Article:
The people of the Kingdom are enthused with prospects of investment, what are some of the opportunities that could be of interest to investors in that part of Nigeria?
The investment comes from fellow Nigerian citizens and any foreigner who wants to invest. Since most of us are afraid of investing at home due to embezzlement and scam. Seeing the action of the youth and community towards advocating for peace will motivate and compel others to relate about investing at home.
Looking broadly at Nigeria, we see to see either conflicts or potential for conflict everywhere, between different ethnic communities, between political parties, between Christians and Muslims, Fulani etc, what is your take on the situation in the country ?
To be honest, I do believe if jobs are created, these problems will either seize or decrease. All play without work makes Jack a dull boy. They must have something doing. Just take for example the literacy school we opened, hundreds of youths now attending. Imagine when you create jobs.
With the experience you have garnered, how recommendations do you have in mind for a more harmonious country, and does the Edewor Foundation plan to tackle state and nationwide issues or remain limited to your local community of Okpe?
This experience shows that people actually want peace and development. The quest to learn is proof to that. The Edewor Foundation is still in its infancy stage. Thus, our presence or activities are still limited. Sapele is my hometown, easier for us to relate, so I started with them first. If this is successful, we will extend to others.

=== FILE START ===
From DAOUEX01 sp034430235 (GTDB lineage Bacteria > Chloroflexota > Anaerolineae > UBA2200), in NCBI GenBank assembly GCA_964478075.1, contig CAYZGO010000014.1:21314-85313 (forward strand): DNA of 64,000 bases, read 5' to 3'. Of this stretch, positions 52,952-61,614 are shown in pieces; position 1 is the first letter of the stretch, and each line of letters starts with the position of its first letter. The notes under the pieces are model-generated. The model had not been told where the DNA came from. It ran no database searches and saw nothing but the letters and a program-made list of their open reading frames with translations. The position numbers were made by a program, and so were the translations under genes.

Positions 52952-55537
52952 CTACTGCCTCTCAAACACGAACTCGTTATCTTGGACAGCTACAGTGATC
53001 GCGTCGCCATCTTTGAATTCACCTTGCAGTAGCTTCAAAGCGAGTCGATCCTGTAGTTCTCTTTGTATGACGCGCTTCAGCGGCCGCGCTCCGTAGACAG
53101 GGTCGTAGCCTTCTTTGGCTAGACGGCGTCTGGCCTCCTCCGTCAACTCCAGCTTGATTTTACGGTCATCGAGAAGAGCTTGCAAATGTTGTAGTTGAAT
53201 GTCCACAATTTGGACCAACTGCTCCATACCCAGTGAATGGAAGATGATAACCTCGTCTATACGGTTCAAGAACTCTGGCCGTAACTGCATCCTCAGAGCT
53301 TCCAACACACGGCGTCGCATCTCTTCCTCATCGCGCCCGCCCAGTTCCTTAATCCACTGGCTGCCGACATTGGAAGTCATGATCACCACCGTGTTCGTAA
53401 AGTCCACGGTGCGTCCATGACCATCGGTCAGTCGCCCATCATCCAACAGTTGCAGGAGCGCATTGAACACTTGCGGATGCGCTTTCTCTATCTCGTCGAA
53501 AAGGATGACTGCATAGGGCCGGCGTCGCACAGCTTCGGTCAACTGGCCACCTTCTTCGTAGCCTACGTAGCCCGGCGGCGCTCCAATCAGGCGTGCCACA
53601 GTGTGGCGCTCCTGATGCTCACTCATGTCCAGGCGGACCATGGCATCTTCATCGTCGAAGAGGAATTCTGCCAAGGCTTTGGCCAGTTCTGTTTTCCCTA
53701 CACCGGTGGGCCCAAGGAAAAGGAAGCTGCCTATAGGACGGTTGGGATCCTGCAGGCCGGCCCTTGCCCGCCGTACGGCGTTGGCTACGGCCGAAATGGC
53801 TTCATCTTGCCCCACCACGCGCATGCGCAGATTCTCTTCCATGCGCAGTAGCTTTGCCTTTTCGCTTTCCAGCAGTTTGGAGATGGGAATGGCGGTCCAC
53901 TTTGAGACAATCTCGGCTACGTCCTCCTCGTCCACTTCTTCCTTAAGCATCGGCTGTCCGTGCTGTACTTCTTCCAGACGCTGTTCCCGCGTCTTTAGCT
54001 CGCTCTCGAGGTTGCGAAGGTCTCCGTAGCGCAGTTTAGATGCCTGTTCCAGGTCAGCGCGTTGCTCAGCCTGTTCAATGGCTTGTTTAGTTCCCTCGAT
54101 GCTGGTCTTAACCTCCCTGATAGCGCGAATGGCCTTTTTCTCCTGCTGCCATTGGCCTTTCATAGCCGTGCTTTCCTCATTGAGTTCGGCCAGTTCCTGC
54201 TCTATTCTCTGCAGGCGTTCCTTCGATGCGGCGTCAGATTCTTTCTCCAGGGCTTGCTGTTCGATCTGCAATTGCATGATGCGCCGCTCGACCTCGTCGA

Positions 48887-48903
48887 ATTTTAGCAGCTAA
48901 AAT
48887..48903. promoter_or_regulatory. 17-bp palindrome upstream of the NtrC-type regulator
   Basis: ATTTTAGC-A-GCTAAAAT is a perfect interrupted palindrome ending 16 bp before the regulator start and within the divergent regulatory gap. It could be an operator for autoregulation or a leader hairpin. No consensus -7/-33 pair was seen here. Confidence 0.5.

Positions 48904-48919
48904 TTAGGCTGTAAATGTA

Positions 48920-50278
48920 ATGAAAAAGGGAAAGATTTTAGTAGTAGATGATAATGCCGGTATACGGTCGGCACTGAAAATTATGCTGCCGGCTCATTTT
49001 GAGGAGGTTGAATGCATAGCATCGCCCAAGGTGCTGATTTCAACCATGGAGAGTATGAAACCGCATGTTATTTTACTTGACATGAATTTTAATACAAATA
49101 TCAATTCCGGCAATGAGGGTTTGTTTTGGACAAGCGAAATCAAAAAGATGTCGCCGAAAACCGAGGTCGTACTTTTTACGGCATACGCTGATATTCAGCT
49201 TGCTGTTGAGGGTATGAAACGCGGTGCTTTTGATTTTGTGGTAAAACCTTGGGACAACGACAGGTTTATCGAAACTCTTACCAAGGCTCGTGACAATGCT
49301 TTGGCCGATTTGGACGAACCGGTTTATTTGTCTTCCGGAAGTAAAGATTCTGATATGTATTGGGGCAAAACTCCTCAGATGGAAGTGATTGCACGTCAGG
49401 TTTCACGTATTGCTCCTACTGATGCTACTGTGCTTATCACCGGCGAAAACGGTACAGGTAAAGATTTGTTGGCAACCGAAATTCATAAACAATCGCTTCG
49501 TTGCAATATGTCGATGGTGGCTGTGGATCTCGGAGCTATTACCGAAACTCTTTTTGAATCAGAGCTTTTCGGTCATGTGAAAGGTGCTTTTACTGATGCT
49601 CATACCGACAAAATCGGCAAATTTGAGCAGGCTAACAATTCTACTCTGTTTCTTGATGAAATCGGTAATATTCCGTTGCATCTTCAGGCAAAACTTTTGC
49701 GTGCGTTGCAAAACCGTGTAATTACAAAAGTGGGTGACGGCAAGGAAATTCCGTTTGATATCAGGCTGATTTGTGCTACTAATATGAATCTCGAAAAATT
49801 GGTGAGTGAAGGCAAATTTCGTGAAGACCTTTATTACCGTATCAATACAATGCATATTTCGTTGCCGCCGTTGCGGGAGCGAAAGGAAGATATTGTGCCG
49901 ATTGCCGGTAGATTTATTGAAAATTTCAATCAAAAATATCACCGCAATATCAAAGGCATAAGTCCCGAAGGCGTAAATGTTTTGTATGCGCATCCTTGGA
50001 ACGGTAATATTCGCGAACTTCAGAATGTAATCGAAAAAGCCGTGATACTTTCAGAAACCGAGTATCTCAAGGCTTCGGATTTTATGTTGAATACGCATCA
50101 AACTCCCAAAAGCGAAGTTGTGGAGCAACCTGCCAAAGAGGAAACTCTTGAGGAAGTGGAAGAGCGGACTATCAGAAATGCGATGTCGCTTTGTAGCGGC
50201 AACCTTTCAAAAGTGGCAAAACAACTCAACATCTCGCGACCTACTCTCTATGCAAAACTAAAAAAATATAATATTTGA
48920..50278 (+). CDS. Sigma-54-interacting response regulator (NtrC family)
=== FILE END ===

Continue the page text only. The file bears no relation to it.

On politics, President Buhari is into his second and last term, what are some of the priority areas that you think he must tackle?
Am not a politician and don’t do politics. So this question is not for me.
Your reaction to the recent arrest of Nigerians in the USA for diverse cybercrimes, how does Nigeria handle the stigma that comes with crimes of a few been labeled on the entire polity?
Kid you not. This issue affected my moral. Just imagine after building trust and support, such thing happened. Your spirit is dampened. Mind you, not just Nigerians only, but those who for years had trust in us. But am glad to hear that the Nigerian government partook in the operation to crack them down.
What else will the Edewor Foundation be working on for the rest of the year and beyond?
For now, we are working on opening more literacy and skill acquisition stations in interior villages.
Cameroon, Guinea, South Africa….NDI’s Dr Chris Fomunyoh On Africa’s Shrinking Democratic Space
September 16, 2019 | 0 Comments
By Ajong Mbapndah L
While it may be heartening to see how much Africa has changed in the past three decades, the rate at which the successes of political transitions of the 90s are been rolled back should be of concern to everyone says Dr Christopher Senior Associate for Africa at the Washington, DC based National Democratic Institute.
A seasoned professional who has played a leading role in some of the most successful stories of democracies in Africa since the early 90s, Dr Fomunyoh says it is disappointing to see the prevalence of armed conflicts, opposition leaders been thrown in jail, elections being stolen, and constitutions amended by leaders who want to perpetuate themselves in power.
African democrats must not relent in their advocacy and must continue to fight for inclusive and accountable government, says Dr Fomunyoh in an interview with Ajong Mbapndah L for Pan African Visions.
Speaking with passion about his native Cameroon, Dr Fomunyoh says the overall situation looks bleak, and the country’s future precarious. Describing the recent trial of Anglophone leaders as a travesty of justice, Fomunyoh says their sentencing further aggravates the Anglophone crisis and deepens the mistrust, and bitterness that exists between Anglophones and the government of President Paul Biya.